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LTTR is a feminist genderqueer collective with a flexible project oriented practice. LTTR was founded in 2001 by Ginger Brooks Takahashi, K8 Hardy and Emily Roysdon.[1] LTTR produces a performance series, events, screenings and collaborations. It also released five issues of an annual independent art journal between 2002 and 2006.

Philosophy & Practice[edit]

The collective is rooted in community and collaborative processes without hierarchy.[2] LTTR is a shifting acronym; it started in 2001 as “Lesbians to the Rescue" and has since stood for phrases ranging from “Lacan Teaches to Repeat” to “Let’s Take the Role.”[3] LTTR is dedicated to highlighting the work of radical communities whose goals are sustainable change, queer pleasure, and critical feminist productivity.[4] It contrast to more dogmatic approaches to identity it takes a more fluid and questioning approach to identity and authorship.[5] It seeks to create and build a context for a culture of critical thinkers whose work not only speaks in dialogue with one another, but consistently challenges its own form by shifting shape and design to best respond to contemporary concerns. According to Holland Cotter of The New York Times, "The idea of moving art out of the control of the professional art world underlies the thinking of many of the individuals and collectives associated with LTTR."[6] LTTR’s members have also used their bands, poster projects, workshops and sit-ins as media for exploring the political possibilities of feminist pop-cultural influence.[7]

LTTR Journal[edit]

LTTR Journal has a zine aesthetic and contains a curated selection of theory, essays, and images including photography, drawings and prints.[1] The inaugural issue of the collective's art journal was entitled “Lesbians to the Rescue,” followed by “Listen Translate Translate Record,” “Practice More Failure,” “Do You Wish to Direct Me?,” and finally "Positively Nasty."

It is produced collectively by many young gay and lesbian artists and feminists.[8] The editorial debates of LTTR and decision making surrounding the printed journal were based on the idea of making a significant contribution to contemporary feminist genderqueer concerns. It was edited by consensus in long-process editorial sessions. Each issue was initiated with an international open call and through interpersonal relationships from within their communities.[9] Each submission was considered independently and in regards to the working themes of the journal. Each issue included handmade artists’ multiples and was published in a print run of 1000 copies. Ulrike Müller joined LTTR in 2005 and Lanka Tattersal was an editor and collaborator for issue 4.[10]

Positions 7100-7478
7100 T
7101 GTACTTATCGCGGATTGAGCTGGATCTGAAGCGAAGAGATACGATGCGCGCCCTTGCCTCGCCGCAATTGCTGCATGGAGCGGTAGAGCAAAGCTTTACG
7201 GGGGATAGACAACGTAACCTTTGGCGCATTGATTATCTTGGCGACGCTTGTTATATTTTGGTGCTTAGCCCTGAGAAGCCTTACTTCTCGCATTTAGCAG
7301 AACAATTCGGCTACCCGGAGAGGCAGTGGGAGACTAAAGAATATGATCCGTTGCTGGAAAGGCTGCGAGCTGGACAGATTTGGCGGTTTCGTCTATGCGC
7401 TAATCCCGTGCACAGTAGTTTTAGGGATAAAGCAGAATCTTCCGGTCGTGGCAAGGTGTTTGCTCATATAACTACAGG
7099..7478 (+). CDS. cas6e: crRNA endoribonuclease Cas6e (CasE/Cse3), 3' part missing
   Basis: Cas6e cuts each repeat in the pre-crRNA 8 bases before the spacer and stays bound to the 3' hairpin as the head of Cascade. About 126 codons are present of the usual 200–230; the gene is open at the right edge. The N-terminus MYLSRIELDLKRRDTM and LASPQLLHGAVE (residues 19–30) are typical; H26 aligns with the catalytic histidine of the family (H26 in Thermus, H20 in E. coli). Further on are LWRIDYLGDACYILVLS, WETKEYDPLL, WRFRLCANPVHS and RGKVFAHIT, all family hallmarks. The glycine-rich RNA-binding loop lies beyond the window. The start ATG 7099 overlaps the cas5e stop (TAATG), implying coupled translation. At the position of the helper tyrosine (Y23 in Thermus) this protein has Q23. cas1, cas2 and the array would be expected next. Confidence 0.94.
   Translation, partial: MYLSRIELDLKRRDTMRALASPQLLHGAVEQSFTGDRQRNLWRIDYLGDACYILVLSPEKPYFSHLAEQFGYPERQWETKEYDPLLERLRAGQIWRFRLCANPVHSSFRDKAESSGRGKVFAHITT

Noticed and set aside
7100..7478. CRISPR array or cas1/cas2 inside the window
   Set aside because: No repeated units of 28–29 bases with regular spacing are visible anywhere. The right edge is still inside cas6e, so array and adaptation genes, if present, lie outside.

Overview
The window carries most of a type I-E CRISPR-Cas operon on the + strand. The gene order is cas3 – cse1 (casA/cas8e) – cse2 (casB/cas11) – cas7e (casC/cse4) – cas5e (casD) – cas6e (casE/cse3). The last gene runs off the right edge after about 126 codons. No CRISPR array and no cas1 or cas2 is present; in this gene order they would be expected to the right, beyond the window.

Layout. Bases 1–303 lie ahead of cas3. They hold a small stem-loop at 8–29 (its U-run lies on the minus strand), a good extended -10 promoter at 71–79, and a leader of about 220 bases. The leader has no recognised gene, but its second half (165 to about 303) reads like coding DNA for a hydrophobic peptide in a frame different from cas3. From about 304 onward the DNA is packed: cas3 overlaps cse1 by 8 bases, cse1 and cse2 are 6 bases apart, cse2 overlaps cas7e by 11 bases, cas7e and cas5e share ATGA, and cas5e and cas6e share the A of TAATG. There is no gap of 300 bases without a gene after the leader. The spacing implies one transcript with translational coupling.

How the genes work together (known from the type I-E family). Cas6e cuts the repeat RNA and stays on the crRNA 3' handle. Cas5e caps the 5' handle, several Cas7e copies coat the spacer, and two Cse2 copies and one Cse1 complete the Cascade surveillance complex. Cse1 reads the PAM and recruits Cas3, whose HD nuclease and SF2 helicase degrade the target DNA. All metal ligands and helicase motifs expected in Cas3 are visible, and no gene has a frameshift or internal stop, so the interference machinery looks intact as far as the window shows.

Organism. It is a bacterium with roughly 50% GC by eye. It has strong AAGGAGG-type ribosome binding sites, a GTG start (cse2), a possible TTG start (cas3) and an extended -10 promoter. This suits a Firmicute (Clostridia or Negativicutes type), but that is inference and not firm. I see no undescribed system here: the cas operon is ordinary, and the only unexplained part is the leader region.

As their project expanded, LTTR exhibited the journal at venues including Artists Space in New York City, the Generali Foundation in Vienna, the Yerba Buena Center for the Arts in San Francisco, Los Angeles County Museum of Art and Documenta 12 in Kassel, Germany.[11]


  1. ^ a b Rude, Jade (2004). "LTTR". Broken Pencil. 24.
  2. ^ Rethinking Contemporary Art and Multicultural Education By New Museum
  3. ^ Article in Art Practical
  4. ^ Modern Women: Women Artists at the Museum of Modern Art edited by Cornelia H. Butler, Alexandra Schwartz
  5. ^ Johns, Richard (July–August 2014). "For the Love of Zines". The Gay & Lesbian Review Worldwide. 21 (4).
  6. ^ New York Times Article
  7. ^ ArtPulse Magazine Article
  8. ^ Cotter, Holland (2004-08-06). "ART IN REVIEW; 'Explosion LTTR'". The New York Times. ISSN 0362-4331. Retrieved 2019-03-10.
  9. ^ The Journal
  10. ^ LTTR homepage
  11. ^ LTTR:The Artists' Publication as a Medium for Performing a Queer Utopia

External links[edit]